Another way of determining the number of the digits is of course converting the decimal number to string and by examining the number of characters.

The Mandelbrot Set is one of the most famous fractals. This fractal carries the name of the French mathematician Benoit Mandelbrot (1924 â€“ 2010). The first ones how implemented the Mandelbrot Set with computer where mathematicians Robert Brooks and Peter Matelski.

**The mathematical definition of the Mandelbrot Set**

The Mandelbrot Set is set *M*, where belong all the points *c*, to which *z*_{n} is finite, when *n* approaches infinity, where

*z*_{0}Â =Â *c*

*z*_{n}_{+1}Â =Â *z*_{n}^{2}Â +Â *c*

The initial point is (0,0i). Here both *z* and *c* are complex numbers. The *c* is held constant and *z* is variable that’s value changes.

**The Mandelbrot SetÂ on the complex plane**

The Mandelbrot Set is typically generated from rectangleÂ on the complex plane from bottom left (-2.25 -1.5*i*) and upper right (0.75 + 1.5*i*). The zooming of the Mandelbrot Set is done by selecting different coordinates on this rectangle from somewhere on the border of the set. See the picture below:

The set *M* is the black area in the picture. The other colors represent the distance from the set. In a way when you’re looking other colors than black, you’re watching infinity.

**The helpful proof**

Fortunately there’s is mathematical proof, that says that is sufficient to test that is the absolute value of iterated point > 2. If the absolute value of iterated complex number is greater than 2, the iterated point is to divergence to infinity and does not belong to the set. Otherwise the point belongs to the set.

**The idea of the generating the Mandelbrot Set**

The recursive formula will be implemented by iterative way.

The Mandelbort set is generated to computer screen by taking each pixel point and by choosing that point as constant C (after converting this to correspond the complex plane point). When each iteration loop begins, z is first set to (0 + 0i). Next the formula z = z + c is iterated with checking if z is to divergence to infinity by calculating the absolute value of z. If the absolute value of z > 2, the point is to divergence to infinity and does not belong to the set. Otherwise the point belongs to set.

Imagine each pixel point as a point on the chosen complex plane rectangle.

Pixel’s width and height on the complex plane are calculated as follows:

dr = (maxR - minR) / SCREEN_WIDTH di = (maxI - minI) / SCREEN_HEIGHT

Other thing to consider is the scale of the picture: The complex plane rectangle’s ratio must be scaled to same as screen area’s ratio.

This is calculated as follows:

The width of the rectangle **w** =Â **maxR – minR**

The height of the rectangle **h** = **maxI – minI**

Scaled width **sW = h * (SCREEN_WIDTH / SCREEN_HEIGHT)**

Difference of the scaled width and original width: **diff = sW â€“ w**

Next we subtract half of the difference of the widths from the left side of the complex plane rectangle and add half of the difference of the widths to the right side of the complex plane rectangle:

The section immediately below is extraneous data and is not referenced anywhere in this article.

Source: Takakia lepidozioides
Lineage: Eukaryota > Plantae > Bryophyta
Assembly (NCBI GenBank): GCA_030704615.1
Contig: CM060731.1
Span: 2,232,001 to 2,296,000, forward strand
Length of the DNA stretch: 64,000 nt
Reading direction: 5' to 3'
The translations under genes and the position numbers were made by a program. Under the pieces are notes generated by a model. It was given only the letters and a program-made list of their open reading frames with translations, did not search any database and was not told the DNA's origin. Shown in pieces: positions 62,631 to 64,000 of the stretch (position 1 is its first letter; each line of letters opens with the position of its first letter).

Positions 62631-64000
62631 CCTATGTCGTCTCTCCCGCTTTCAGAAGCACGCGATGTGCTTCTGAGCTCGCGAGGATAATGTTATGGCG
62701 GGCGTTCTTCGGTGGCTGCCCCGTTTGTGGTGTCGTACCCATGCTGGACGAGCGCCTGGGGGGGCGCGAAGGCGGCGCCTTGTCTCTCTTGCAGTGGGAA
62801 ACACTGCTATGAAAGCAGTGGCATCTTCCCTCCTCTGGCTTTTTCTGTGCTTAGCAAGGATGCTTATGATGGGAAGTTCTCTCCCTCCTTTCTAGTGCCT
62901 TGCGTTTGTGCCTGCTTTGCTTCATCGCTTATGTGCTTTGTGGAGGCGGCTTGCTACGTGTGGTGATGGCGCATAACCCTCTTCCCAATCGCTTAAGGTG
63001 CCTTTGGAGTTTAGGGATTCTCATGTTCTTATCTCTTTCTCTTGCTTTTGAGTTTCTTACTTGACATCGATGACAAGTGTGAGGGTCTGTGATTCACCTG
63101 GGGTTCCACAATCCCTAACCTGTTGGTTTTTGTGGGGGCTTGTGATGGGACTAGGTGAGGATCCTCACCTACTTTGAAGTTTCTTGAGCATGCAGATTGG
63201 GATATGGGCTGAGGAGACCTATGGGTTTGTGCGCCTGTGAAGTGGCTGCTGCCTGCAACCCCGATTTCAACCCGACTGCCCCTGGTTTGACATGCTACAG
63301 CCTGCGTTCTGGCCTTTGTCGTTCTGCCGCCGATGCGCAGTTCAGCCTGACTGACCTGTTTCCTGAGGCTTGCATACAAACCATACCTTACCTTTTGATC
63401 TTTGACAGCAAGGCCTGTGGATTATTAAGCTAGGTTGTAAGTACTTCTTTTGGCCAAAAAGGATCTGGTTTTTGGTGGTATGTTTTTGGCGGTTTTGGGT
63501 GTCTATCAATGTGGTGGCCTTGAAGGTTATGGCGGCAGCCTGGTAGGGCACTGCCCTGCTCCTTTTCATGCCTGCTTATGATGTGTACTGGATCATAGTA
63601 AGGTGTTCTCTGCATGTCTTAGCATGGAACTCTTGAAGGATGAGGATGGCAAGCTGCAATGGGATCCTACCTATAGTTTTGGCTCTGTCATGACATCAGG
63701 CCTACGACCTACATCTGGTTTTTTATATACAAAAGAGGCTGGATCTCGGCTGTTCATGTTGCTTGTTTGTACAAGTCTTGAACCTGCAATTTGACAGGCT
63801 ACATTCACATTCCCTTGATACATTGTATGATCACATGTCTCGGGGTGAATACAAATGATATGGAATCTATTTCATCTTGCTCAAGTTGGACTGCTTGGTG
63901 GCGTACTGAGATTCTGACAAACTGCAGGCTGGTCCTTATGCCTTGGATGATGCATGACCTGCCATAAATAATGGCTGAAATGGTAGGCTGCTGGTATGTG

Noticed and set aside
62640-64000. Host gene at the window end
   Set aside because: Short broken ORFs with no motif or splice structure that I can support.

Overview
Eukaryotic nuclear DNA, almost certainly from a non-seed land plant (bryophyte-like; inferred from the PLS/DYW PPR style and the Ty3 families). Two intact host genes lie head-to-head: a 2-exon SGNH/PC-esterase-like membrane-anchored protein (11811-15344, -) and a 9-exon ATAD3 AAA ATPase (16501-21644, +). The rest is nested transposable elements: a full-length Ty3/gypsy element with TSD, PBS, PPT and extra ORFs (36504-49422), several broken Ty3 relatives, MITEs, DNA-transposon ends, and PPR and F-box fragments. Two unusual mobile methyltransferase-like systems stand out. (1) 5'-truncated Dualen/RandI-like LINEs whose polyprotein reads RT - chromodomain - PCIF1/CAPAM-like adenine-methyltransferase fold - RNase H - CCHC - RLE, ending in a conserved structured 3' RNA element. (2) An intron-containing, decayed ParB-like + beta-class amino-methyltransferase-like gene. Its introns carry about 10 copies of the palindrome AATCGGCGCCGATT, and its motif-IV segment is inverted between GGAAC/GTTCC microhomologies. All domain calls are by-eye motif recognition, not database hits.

**minR** = **minR** –Â **diff** **/ 2**

**maxR** = **maxR** + **diff** **/ 2**

Now the length of the complex plane rectangle is scaled to screen’s width. In practice SCREEN_WIDTHÂ can refer in general to width of the screen’s pixel rectangle’s width.

Below is complete BlitzMax program that generates the Mandelbrot set and scales the complex plane rectangle to same ratio as the screen area’s ratio:

Const SCREEN_WIDTH:Int = 640 Const SCREEN_HEIGHT:Int = 480 Const MAX_ITER:Int = 32 Graphics SCREEN_WIDTH, SCREEN_HEIGHT Global minR:Float = -2.25, maxR:Float = 0.75 Global minI:Float = -1.5, maxI:Float = 1.5 Global dr:Float, di:Float Local w:Float, h:Float, sW:Float, diff:Float Local shade:Int w = maxR - minR h = maxI - minI sW = h * (Float(SCREEN_WIDTH) / Float(SCREEN_HEIGHT)) diff = sW - w minR = minR - diff / 2 maxR = maxR + diff / 2 dr = (maxR - minR) / SCREEN_WIDTH di = (maxI - minI) / SCREEN_HEIGHT For Local y:Int = 0 To SCREEN_HEIGHT - 1 For Local x:Int = 0 To SCREEN_WIDTH - 1 shade = mandelbrot(x,y) shade = 255 - Float(MAX_ITER - shade) / 32.0 * 255.0 SetColor 0,0,shade Plot x,y Next Next Flip WaitKey End Function mandelbrot:Int(x,y) Local iterations:Int = 0 Local cr:Float = minR + x * dr Local ci:Float = minI + y * di Local zr:Float = 0.0 Local zi:Float = 0.0 Local zr_temp:Float = 0.0 Local zi_temp:Float = 0.0 While (iterations < MAX_ITER) zr_temp = zr * zr - zi * zi + cr zi_temp = 2.0 * zr * zi + ci zr = zr_temp zi = zi_temp iterations = iterations + 1 ' Below is same as sqrt(zr^2 + zi^2) > 2.0 ' but faster If zr * zr + zi * zi > 4.0 Then Return iterations Wend Return 0 End Function

With greater amount of iterations it may be the case, that a point that doesn’t diverge to infinity with lower amount of iterations, diverges to infinity with greater amount of iterations. Thus, with computers in fact every generated Mandelbrot set picture is some kind of approximation of the Mandelbrot set.

**Shortly about the colors**

If the point *c* belongs to the set, the pixel is usually colored black. The other colors are calculated from the iterations. Easiest way to calculate different shades from the iterations is the following:

shade = mandelbrot(x,y) ; The function returns the number of iterations shade = 255 - (MAX_ITERATIONS - shade) / MAX_ITERATIONS * 255

This gives values 0…255 to variable shade.

Below is is picture from rectangle, that’s bottom left isÂ (-0.22 – 0.70*i*) and upper right isÂ (-0.21 – 0.69*i*) with different kind of coloring:

Here the maximum amount of iterations is 250. In this case the number of iterations has dramatic impact to the generated picture. How colorful can the infinity be!

**Mandelbrot mountain**

For curiosity below is a Mandelbrot mountain generated with Python program (also my own program):

The program uses the Mayavi extension, which makes it easy to do 3D visualization.

If you’re interested in generating Mandelbrot or Julia set mountains, I recommend the e-book below: